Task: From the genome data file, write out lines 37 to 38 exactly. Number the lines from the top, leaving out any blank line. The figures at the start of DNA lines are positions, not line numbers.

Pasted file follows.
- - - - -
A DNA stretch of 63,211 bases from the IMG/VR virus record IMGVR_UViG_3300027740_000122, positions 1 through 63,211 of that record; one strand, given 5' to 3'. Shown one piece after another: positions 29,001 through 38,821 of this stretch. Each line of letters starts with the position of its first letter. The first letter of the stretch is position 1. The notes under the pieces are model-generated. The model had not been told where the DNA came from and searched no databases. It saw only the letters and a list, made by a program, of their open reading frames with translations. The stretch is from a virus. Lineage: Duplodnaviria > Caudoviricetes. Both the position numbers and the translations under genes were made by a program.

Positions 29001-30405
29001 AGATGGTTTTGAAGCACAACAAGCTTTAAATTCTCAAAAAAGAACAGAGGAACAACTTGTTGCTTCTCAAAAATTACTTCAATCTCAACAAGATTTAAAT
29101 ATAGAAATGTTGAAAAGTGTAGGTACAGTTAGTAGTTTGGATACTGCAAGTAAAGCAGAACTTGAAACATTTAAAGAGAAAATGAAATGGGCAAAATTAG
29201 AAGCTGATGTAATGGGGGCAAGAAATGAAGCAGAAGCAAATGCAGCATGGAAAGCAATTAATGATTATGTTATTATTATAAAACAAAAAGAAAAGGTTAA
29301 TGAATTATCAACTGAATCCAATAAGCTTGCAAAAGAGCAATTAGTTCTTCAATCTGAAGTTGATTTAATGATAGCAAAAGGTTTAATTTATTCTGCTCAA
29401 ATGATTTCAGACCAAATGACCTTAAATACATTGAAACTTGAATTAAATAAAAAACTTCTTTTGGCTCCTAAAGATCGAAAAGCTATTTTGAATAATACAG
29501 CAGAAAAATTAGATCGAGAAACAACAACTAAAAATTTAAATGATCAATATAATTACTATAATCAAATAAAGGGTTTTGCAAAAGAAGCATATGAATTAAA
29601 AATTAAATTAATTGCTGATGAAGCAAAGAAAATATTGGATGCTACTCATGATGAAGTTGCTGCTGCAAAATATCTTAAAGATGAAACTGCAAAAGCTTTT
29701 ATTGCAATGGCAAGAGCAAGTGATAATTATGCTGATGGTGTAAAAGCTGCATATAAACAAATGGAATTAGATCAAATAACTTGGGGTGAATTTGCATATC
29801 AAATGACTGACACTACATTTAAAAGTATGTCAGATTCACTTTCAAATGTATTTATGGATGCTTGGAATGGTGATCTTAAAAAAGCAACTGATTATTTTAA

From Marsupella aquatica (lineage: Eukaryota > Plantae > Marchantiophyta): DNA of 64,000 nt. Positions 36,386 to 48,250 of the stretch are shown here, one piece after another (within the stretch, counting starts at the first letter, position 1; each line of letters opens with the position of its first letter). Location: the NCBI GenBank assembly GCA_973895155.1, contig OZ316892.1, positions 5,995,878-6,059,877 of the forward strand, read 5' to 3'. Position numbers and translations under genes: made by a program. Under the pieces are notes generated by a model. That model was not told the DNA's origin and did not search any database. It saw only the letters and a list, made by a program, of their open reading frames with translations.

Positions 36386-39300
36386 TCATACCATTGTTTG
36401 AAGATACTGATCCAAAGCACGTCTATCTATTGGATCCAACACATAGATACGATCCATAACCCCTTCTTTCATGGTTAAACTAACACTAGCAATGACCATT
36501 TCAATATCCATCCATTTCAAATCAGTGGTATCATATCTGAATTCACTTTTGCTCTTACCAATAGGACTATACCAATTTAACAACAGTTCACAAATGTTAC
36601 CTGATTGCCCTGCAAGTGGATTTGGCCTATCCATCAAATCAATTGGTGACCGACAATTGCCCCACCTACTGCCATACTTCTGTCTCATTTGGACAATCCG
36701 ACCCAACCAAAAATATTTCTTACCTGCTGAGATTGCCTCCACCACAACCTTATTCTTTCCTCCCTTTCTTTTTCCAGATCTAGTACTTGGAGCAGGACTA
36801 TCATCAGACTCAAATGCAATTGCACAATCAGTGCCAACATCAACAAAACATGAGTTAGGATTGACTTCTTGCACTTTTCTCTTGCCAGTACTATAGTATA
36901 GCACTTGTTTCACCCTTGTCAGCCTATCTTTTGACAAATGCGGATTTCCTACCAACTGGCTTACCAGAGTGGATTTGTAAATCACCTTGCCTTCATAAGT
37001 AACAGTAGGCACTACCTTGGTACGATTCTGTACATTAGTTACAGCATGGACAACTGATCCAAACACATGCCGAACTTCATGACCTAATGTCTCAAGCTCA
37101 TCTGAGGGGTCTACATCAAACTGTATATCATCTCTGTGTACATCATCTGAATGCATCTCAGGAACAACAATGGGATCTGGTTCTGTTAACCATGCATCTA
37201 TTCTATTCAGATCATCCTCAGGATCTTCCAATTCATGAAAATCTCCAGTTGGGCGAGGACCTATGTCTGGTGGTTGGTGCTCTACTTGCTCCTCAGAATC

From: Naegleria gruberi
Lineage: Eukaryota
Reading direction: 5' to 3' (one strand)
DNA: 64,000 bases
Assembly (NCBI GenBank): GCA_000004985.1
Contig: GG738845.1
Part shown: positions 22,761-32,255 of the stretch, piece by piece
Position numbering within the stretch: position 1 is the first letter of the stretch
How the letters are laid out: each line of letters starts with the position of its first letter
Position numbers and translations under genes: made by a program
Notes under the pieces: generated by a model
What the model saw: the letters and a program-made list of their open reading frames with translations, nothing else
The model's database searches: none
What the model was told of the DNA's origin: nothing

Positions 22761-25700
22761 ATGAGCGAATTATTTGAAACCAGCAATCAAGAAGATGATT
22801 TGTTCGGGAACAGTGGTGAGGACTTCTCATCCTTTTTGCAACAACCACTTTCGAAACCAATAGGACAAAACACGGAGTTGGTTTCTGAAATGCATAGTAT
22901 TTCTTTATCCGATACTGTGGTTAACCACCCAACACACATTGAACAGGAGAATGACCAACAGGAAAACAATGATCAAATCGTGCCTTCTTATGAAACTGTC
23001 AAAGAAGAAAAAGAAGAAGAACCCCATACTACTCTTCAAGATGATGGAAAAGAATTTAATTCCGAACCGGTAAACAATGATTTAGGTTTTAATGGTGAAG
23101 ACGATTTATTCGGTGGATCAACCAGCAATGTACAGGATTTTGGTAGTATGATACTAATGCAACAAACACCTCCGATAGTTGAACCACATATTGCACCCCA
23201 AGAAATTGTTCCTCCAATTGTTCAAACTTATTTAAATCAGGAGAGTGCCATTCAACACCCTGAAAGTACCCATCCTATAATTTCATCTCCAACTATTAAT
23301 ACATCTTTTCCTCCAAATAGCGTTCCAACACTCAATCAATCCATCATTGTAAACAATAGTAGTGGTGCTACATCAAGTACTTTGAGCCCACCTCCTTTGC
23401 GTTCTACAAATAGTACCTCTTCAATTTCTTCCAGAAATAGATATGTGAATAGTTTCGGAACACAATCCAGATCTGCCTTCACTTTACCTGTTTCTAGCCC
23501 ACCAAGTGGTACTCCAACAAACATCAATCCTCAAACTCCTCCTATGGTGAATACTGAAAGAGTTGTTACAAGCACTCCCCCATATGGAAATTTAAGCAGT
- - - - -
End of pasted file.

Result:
What the model was told of the DNA's origin: nothing

Positions 22761-25700